Auto Body Blog

Other Industries have completely different rules and regulations. Take for example a remodeling contractor, they provide you with a BID to remodel your kitchen. Generally you will get a bid based on worst case scenario. The contractor will assess all of the things that MIGHT play a part in what they are about to embark upon. If they get to the job site and it’s easier than they bid, they pocket the difference. If it turns out to be more than they thought, they eat that shortage, or ask for more money.

Auto Body Estimate

Let’s explore more about unseen damage by talking about a vehicle door. The first visual inspection looks like it is repairable. However, when we disassemble it, we are then able to see that there is damage to a sound deadening pad or to the high steel intrusion beam, the beam that protects occupants from injury if later involved in a T-bone accident. This can only be added to an estimate after the disassembly and visual inspection takes place.

We are regularly asked to include those worst case scenarios (and sometimes criticized for not) in order for a customer to get a full idea of total cost of repairs up front. However, if we include something in the estimate for a part we THINK needs to be replaced, without VISUAL PROOF that it needs to be replaced, it is AGAINST THE LAW. That is called committing insurance fraud.

If you really want a complete cost of repairs, we can provide you with this, but only AFTER disassembly of your vehicle.

Dictionary.com Definition:
es·ti·mate – a statement of the approximate charge for work to be done, submitted by a person or business firm ready to undertake the work.

Estimates, are just that. An approximate total, based on the visual damage to a vehicle. There is simply NO WAY to see EVERY single thing that has been damaged on a visual inspection alone.

Crash Course Elite Collision Center Blog

Illegal Insurance Company Steering Practices

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Today I heard about a situation with a MAJOR insurance company (that I had previously respected) and wanted to make sure you knew some helpful things. Thankfully, our customer knew we were the best, and didn’t want to compromise their repairs OR safety by going with an insurance recommended shop. This poor customer had to hear their own insurance company try to steer them EIGHT different times, before they realized the customer knew what they were doing, and finally gave up.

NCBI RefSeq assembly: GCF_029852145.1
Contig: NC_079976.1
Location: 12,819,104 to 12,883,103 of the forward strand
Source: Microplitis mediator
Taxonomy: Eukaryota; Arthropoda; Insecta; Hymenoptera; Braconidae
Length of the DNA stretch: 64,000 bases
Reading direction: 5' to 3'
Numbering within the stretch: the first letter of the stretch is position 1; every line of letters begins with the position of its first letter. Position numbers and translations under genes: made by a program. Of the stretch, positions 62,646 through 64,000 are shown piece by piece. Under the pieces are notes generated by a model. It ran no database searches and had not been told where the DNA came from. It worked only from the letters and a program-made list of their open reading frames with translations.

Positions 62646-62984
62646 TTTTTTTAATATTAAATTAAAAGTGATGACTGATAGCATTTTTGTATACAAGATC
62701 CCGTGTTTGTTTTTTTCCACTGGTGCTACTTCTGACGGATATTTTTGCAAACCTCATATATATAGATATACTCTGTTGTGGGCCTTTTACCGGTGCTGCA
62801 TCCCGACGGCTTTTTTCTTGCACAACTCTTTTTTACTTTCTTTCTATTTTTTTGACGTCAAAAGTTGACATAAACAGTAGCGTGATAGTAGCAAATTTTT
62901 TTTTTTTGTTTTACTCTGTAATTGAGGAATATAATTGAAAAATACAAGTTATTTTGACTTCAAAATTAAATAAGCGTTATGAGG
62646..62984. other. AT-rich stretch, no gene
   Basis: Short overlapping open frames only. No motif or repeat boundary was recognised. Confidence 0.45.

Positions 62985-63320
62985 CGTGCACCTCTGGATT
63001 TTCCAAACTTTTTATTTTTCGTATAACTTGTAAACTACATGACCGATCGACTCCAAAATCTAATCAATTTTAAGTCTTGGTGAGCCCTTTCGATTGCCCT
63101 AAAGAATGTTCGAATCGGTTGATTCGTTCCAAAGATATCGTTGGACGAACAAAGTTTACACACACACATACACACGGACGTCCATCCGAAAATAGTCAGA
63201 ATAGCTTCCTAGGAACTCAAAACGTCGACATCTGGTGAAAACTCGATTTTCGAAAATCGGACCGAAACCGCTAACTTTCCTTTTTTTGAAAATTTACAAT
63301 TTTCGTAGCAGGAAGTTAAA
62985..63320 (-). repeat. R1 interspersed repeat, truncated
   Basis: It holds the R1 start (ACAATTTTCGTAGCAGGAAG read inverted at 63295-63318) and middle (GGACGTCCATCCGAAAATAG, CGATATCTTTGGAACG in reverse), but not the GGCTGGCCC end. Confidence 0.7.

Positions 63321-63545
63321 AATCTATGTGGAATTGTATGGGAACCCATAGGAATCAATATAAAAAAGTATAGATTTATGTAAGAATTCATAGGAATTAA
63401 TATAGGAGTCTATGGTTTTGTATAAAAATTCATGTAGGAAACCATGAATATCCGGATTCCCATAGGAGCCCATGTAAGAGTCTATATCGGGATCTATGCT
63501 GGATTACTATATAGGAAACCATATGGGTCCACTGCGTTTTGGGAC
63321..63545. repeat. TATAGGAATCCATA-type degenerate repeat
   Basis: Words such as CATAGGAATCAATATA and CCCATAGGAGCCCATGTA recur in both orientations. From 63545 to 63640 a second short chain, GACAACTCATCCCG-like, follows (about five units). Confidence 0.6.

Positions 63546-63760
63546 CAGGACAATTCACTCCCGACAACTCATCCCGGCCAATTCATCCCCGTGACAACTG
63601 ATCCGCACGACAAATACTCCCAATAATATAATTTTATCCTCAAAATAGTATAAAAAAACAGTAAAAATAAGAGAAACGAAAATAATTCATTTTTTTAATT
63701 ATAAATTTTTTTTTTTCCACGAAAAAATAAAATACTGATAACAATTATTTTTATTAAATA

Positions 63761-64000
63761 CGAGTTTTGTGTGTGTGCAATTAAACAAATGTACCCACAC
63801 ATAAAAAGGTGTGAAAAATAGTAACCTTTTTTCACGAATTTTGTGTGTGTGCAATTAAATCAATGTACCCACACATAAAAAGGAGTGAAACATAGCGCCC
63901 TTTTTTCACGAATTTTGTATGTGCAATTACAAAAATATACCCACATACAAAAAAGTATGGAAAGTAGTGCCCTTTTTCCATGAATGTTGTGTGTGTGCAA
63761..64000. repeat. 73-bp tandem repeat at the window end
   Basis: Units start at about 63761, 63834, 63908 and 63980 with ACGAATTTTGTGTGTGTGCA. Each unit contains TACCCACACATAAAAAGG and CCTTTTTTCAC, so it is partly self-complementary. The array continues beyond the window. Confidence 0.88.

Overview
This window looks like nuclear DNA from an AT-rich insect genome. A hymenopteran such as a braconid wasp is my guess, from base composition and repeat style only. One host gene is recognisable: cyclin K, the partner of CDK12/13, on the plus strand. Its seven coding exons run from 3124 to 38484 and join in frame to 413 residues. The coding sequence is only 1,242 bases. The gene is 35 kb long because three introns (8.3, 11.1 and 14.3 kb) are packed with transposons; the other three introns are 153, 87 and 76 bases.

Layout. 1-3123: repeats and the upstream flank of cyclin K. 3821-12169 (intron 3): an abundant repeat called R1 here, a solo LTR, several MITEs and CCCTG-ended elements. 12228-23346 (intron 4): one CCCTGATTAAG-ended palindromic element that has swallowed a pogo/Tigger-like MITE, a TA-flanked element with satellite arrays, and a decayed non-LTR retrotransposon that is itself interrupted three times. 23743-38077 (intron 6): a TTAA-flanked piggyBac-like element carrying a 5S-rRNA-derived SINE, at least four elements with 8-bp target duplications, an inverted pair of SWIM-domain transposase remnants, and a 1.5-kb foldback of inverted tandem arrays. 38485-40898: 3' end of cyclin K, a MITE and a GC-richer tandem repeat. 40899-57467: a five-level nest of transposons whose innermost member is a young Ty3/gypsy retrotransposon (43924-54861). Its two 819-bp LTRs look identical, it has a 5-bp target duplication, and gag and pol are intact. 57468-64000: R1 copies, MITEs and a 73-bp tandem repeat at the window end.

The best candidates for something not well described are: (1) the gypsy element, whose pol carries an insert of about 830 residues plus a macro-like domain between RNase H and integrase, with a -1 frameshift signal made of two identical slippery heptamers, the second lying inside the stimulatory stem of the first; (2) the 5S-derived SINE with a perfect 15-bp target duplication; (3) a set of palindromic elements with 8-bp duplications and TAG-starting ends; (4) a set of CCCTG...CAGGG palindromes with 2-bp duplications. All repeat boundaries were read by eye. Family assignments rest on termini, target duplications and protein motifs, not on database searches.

Please know that “steering” (when an insurance company pushes you to do what you they want) is AGAINST the law. Yet COUNTLESS companies still do it. With phrases like, “if you choose Elite Collision, you MIGHT have out of pocket expenses.” Or “they aren’t an approved shop in our Network, so we won’t be able to warranty the work” or some narrative similar. They do their best to drive work to their approved shop.

Elite Auto Body - Steering

WHY? It’s actually pretty simple. They SAVE MONEY at the consumers expense.

The contracts that are signed between a body shop and the insurance company DO affect your repairs. In order for those body shops to keep their preferred status with those insurance companies, they have to meet standards set by the insurance company. Those standards include overall repair costs, repairing parts vs. replacing them, how many aftermarket parts are used, NOT doing costly pre/post repair scans to name a few. Which means that more aftermarket parts will be used as they are cheaper, instead of replacing parts, they will repair the damaged parts which is again cheaper, possibly no pre/post repair scans will be done. If you do not know how important pre/post repairs scans are when repairing vehicles, please read here.

Do you REALLY think that the insurance company had our customers best interest in mind???

Its Your Right To Choose

Two questions to ask an insurance company if they try to steer you:

  1. Do I have the right to take my car to a shop of MY CHOICE?
  2. Is steering me to your recommended shop against the law?

 
Please folks, see the insurance company for what it is. It is a for profit company. You have insurance to pay for the damage on your vehicle. The less they have to pay, the better for them.

Don’t let them sway you. Your safety matters!!!

We are a consumer advocate body shop. Your safety is our #1 priority! Give us a call, stop by and see it for yourself.

Crash Course Elite Collision Center Blog